If you’re angry about trans discrimination, this is how you can turn your rage into useful action
October 21st struck yet another blow to the rights of trans, non-binary, and intersex people. The White House released plans to change the legal definition of sex, making it essentially impossible for gender-nonconforming people to transition or move away from a binary gender identity. With this news came a (very rightful) onslaught of anger and rage from my community, myself included. I remember feeling my body go cold, then numb, and then the rage shakes set in. In the days after I’ve written this, I know that even more articles fueled by our sadness and fury will continue to be published. And I’m glad that people are talking about these feelings, because they’re all valid and important.
However, I think an important aspect often gets overlooked in these responses. I’ve noticed a trend of the collective “us” feeding off trauma narratives pressed upon marginalized and oppressed people. It’s a way of making those who are not targeted by that specific discrimination think, “Wow, I could have it worse.” But that’s an unhelpful mindset in the face of injustice. When we publish our anger and devastation, we should also share productive ways to use that anger. Real people from that community talking not only about how we will get by in the face of terrible things—but what we will do to defy these garbage monsters and their garbage laws and ideas. And how we will thrive to spite them.
I am a firm believer in feeling your emotions, lest we be beholden to them. I also believe that rage is a powerful motivational tool when used properly. So how exactly are we supposed to use our rage to our own betterment? First, we must acknowledge the feelings that come up when we see our discrimination in the news. Name it, claim it, feel it. Are you sad? Furious? Afraid? Numb? It is absolutely okay to feel anything. Having people try to legislate you out of existence is a heavy burden to shoulder. And when we name things, we are better able to figure out how to handle them.
I’ve been feeling sad and anxious, so I tell myself that it’s okay to be sad and anxious.
Now when I feel particularly negative, I take all that energy and flip it on its head. I’ll go on social media and share another trans or non-binary person’s work with a note about how much I love it and how to support it. I’ll also donate a few dollars to someone’s Cash App or GoFundMe.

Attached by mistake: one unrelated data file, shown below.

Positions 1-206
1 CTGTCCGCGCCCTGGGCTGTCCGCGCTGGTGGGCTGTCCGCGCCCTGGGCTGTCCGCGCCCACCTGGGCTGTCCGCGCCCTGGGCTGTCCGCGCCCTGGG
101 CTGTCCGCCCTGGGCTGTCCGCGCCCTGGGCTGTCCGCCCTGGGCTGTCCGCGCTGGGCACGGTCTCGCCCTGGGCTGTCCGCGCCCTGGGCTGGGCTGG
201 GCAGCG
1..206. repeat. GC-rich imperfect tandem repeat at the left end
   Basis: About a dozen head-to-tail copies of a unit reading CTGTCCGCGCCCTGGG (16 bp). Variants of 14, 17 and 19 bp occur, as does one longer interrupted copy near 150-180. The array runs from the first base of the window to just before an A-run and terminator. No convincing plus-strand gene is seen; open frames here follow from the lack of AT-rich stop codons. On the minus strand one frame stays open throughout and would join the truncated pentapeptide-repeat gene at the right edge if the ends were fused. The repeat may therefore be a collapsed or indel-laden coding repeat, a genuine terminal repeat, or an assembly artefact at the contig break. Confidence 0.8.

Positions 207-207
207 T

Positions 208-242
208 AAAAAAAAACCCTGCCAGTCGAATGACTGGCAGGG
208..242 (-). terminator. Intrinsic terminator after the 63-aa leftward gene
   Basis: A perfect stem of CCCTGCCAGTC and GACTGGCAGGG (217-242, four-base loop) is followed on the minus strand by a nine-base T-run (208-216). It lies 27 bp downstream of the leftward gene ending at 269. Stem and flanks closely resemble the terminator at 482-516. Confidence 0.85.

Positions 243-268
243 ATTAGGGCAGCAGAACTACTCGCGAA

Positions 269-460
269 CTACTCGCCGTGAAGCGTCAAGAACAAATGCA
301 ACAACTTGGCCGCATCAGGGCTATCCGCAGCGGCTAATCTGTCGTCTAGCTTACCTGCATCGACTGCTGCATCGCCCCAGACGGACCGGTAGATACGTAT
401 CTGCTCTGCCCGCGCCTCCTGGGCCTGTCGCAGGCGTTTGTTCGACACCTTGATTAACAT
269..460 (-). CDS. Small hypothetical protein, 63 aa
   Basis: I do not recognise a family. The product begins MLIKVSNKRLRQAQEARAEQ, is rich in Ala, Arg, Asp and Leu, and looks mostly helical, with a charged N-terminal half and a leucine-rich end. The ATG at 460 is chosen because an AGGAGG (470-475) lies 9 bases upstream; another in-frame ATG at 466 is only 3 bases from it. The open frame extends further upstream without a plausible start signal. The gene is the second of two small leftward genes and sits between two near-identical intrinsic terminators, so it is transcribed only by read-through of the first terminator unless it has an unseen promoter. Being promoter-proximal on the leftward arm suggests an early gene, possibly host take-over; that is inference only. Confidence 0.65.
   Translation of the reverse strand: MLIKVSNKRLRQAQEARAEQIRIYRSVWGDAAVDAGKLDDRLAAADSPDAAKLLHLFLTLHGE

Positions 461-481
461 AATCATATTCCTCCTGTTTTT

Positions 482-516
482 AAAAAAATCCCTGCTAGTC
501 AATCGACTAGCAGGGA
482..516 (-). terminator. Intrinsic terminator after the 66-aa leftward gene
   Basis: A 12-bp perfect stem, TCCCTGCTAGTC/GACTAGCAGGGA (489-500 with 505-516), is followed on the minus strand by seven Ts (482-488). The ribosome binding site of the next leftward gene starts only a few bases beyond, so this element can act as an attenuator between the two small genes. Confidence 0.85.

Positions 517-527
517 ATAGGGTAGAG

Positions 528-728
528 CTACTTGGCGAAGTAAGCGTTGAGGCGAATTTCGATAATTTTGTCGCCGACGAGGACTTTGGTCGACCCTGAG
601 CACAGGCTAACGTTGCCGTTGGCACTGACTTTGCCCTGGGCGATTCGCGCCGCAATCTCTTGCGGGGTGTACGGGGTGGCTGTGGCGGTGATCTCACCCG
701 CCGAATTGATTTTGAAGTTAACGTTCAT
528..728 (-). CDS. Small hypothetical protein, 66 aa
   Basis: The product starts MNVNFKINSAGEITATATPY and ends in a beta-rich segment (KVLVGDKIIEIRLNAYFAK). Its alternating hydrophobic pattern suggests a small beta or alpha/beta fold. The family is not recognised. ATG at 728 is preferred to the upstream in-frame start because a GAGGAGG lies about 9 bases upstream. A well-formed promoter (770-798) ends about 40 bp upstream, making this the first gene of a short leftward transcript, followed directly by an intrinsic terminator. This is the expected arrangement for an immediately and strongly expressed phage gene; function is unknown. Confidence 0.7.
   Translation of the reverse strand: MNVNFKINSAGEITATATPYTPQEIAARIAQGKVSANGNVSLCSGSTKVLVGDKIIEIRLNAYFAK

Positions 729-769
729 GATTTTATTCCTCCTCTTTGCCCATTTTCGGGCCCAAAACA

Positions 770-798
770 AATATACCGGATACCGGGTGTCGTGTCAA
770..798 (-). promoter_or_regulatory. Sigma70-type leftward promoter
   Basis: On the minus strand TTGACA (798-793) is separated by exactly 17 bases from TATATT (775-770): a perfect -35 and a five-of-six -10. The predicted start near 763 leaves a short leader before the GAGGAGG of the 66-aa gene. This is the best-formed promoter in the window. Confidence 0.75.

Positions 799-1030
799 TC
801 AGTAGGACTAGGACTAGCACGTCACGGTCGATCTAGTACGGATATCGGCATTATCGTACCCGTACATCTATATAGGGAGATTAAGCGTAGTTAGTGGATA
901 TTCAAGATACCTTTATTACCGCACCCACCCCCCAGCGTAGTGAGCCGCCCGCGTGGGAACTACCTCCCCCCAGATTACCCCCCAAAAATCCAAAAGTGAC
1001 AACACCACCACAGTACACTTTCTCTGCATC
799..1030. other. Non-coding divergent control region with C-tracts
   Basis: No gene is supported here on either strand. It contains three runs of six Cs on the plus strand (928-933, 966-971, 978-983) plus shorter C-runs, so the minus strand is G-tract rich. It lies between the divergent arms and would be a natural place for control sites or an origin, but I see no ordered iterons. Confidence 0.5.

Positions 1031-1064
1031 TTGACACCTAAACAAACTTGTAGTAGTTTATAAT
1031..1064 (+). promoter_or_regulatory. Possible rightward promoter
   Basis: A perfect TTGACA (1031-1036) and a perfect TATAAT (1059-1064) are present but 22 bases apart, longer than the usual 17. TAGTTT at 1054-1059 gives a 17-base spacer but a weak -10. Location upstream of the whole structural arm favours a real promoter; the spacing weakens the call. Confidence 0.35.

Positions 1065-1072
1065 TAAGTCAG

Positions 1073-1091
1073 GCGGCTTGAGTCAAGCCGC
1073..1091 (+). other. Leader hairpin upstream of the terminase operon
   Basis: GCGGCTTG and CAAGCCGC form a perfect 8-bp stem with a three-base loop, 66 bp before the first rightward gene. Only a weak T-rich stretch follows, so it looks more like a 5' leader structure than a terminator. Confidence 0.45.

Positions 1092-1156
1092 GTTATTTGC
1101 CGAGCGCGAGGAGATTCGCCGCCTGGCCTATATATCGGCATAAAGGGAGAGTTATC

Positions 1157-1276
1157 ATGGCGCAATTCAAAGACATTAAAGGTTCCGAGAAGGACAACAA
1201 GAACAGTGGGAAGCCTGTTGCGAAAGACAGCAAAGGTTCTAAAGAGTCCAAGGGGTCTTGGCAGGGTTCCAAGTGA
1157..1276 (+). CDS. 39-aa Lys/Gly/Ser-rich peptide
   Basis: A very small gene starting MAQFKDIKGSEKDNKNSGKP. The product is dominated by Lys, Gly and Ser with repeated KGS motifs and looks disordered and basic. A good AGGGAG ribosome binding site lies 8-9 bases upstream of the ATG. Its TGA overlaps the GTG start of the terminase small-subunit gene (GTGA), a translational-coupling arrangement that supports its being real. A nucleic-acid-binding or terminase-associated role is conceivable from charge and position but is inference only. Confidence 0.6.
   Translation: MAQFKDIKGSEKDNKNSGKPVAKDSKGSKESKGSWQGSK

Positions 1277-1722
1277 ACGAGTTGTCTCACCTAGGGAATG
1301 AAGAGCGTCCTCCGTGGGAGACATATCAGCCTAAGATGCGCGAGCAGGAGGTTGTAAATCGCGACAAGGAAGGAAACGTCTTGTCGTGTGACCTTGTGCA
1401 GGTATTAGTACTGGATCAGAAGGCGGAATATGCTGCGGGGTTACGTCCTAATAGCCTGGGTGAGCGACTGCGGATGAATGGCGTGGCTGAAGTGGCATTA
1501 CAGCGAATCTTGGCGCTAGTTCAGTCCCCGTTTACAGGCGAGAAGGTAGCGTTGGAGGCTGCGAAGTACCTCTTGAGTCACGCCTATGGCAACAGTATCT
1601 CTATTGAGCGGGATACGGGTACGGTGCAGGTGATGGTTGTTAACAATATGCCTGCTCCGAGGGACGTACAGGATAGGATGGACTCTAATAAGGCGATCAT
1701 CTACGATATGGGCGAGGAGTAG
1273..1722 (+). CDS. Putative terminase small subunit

It’s so easy to get tangled up in and bogged down by the toxicity of a transphobic culture. This isn’t a judgment—it is just a fact.
We as transgender, non-binary, and intersex people are inundated with messages about how we don’t belong, through hate speech, legislation, and various microaggressions.
Of course, this also describes the experiences of people of color, women, queer folks, poor folks…essentially anyone who is not a straight, rich, white cis man. When we take a narrative about us that someone else has created and subvert its messaging, then we begin to take the power away from it, and away from those who wish to see us suffer and fail. Yes, we must report on all the ways in which we are being discriminated and devastated. But we can also share articles and media about how we, as a community, are vibrant, resilient, and joyful.
I admit I am always hesitant to use the word “resilient” in reference to marginalized people because it seems to put the onus on the people being oppressed, rather than the people with privilege.
So, if you have cis privilege and want to be an ally, what can you do? What direct action can you take to affect change?
For starters, you can pay us. Hire us, donate to our fundraisers for people in need of housing, gender confirmation surgery, food, whatever. When you take action, be aware that trans people of color—especially Black trans women—face even greater struggles as result of transphobia and racism. Work to understand the intersections of peoples’ identities, and ensure that you’re not only giving to white, able-bodied, passing trans people. If you don’t have money or you’re not in a position to hire employees, then share our work, promote our businesses, and tell people about our fundraisers. Word of mouth is a powerful thing. Volunteer some time to work with grassroots organizations who do direct actions with local trans and intersex communities.
Additionally, one of the most important things that a cis ally can do to support our community is educate themselves. Learn about who we are by listening to us. Vote to protect us from discrimination in the November 6th midterm elections (check out this guide for ways to support LGBTQ candidates and measures on your ballot). Instead of watching films where cis white actors portray us, read stories about our lives written in our own words, using our own language. Share those words with other cis people so that you help voices that need to be heard, be heard. So many people want to have discourse about gender but leave us out of the conversation entirely, and that kind of erasure is violence. Confront your privilege and dismantle it. It is uncomfortable, but it is something that must be done if any of us—regardless of our privileges or marginalized status—expect to live under the equality each one of us deserves.